Whichever way the U.S. election turns in November it will be historic in terms of race or gender.
This has brought some to suggest the 2008 presidential election will be the most significant in a generation – since 1980.
An assessment of the historic significance for any of the U.S. presidential elections is borne out only in retrospect. We now know the 1980 election of Ronald Reagan was of great significance.
Similarly, the 2004 election was significant since on its outcome hinged the fate of Iraq and the greater Middle East, in the midst of American-led war against Islamist terror.
How significant was the 2004 re-election of President George W. Bush might be assessed by imagining the Democratic nominee Senator John Kerry winning the election, and the possible consequences that would have followed.
The 2004 election was a referendum on President Bush’s decision to bring regime change to Iraq. It was a subject intensely debated in Washington before the 107th Congress voted on Public Law 107-243 – also known as the Authorization for Use of Military Force Against Iraq Resolution 2002 – and passed it with more than a simple majority. The vote in favour of the authorization bill was 296 to 133 in the House, and 77 to 23 in the Senate.
Saddam Hussein’s removal came about swiftly in April 2003 and the Iraq mission, indeed, was accomplished. By 2004, however, a second phase of the Iraq war was ignited by local insurgents and al-Qaida terrorists directed by Abu Musab al-Zarqawi.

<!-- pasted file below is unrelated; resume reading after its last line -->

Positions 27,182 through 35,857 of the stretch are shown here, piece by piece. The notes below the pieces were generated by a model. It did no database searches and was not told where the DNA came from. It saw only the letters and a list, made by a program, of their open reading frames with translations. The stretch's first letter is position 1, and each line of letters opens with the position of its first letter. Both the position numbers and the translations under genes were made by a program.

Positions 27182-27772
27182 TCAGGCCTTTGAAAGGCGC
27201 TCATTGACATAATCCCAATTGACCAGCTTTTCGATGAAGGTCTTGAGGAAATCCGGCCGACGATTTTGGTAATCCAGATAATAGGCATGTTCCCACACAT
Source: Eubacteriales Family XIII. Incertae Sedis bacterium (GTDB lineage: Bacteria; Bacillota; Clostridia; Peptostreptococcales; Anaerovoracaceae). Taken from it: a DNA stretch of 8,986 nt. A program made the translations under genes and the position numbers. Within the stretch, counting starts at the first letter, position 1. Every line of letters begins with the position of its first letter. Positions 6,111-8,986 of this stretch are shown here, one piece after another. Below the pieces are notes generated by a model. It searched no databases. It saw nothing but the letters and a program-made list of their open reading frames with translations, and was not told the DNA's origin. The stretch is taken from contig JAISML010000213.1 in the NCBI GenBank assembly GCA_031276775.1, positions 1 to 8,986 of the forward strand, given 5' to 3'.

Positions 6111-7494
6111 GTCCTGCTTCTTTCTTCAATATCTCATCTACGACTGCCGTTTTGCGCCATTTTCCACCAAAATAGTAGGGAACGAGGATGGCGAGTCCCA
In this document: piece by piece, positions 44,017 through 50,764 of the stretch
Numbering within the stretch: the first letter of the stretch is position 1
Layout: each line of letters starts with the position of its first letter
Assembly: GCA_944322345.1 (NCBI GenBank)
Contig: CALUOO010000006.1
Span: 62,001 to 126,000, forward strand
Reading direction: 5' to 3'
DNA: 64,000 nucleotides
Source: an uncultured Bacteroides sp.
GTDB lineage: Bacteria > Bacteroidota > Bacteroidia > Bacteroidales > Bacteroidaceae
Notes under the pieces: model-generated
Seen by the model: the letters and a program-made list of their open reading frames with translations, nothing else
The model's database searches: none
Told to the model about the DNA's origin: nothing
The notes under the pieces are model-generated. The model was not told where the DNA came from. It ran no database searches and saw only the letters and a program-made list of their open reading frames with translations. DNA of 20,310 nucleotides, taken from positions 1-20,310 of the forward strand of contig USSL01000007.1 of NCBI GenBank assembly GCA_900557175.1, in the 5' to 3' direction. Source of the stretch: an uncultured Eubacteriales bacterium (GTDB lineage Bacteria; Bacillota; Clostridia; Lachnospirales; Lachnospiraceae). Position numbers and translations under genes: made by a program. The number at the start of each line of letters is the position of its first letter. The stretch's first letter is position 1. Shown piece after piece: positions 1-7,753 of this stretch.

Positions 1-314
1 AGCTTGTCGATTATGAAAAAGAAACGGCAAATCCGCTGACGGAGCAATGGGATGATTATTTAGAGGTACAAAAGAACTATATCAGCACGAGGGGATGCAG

In the lead up to the 2004 election Kerry disavowed his 2002 vote and joined with most Democrats to push for troop withdrawal. Kerry as president-elect then likely would have begun disengagement from Iraq consistent with his party’s view that the Iraq war greatly damaged America’s image around the world.
But American troop withdrawal would get promoted across the Arab-Muslim world as victory for Osama bin Laden and the Islamist ideology he represents. It would cause greater militancy and violence, and make the aftermath of American withdrawal from Vietnam pale in comparison.
Iraq likely would splinter with Zarqawi on rampage. The sectarian bloodshed would draw Iran into Baghdad as defenders of Shiites resulting in the regional balance being altered precariously. Syrian withdrawal from Lebanon, for instance, would be shelved, and the forces of Islamism – Hezbollah, Hamas, Muslim Brotherhood, Taliban warriors and al-Qaida network across the Arab-Muslim world – would be immensely strengthened and consolidated in their jihad (war) against the West and its allies among Muslims.
Israel’s existence would be hugely imperiled, and a Europe unwilling to stem the tide of Islamism within its own boundaries could be counted on to display new ways of appeasing the Islamist version of totalitarianism on the march.
Instead the 2004 election brought Americans to witness a rare display of political heroism by their president, even though many are reluctant to acknowledge it.
President Bush has stood unperturbed by opinion polls and vitriol directed at him.
He held course on Iraq despite heavy contrary pressures until he found the right military commander in General David Petraeus to lead a military surge and defeat the insurgency.
President Bush secured Iraq’s freedom as Kerry would not, put al-Qaida on the run and, most importantly, has kept America safe from another terrorist attack.